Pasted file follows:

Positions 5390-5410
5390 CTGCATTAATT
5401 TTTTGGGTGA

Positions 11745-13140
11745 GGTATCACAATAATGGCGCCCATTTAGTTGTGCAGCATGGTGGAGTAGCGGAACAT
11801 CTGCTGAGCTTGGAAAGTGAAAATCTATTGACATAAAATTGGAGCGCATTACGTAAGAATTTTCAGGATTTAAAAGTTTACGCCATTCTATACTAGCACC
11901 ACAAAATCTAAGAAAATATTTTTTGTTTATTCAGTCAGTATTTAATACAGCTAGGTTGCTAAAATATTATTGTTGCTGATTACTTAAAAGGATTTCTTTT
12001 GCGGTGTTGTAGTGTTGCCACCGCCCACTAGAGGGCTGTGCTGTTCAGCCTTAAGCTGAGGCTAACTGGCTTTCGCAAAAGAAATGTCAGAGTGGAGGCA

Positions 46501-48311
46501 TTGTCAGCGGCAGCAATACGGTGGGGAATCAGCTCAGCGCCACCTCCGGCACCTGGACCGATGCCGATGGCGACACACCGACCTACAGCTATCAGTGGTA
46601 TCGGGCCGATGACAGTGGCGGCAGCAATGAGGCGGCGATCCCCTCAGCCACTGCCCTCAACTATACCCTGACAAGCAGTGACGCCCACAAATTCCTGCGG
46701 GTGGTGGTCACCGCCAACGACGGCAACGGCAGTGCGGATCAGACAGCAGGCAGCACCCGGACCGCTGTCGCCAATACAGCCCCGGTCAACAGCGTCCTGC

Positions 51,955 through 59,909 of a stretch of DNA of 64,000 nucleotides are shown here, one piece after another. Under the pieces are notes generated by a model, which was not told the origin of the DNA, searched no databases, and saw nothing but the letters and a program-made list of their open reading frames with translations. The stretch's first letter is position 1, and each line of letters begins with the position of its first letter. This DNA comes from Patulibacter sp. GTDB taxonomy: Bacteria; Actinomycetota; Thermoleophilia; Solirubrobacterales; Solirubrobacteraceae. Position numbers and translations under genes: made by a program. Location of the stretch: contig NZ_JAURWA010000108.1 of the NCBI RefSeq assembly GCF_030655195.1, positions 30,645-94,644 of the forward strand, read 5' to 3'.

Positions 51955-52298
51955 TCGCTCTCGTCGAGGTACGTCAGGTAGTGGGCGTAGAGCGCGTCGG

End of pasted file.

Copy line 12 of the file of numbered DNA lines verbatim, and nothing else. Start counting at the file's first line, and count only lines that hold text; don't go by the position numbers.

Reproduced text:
46701 GTGGTGGTCACCGCCAACGACGGCAACGGCAGTGCGGATCAGACAGCAGGCAGCACCCGGACCGCTGTCGCCAATACAGCCCCGGTCAACAGCGTCCTGC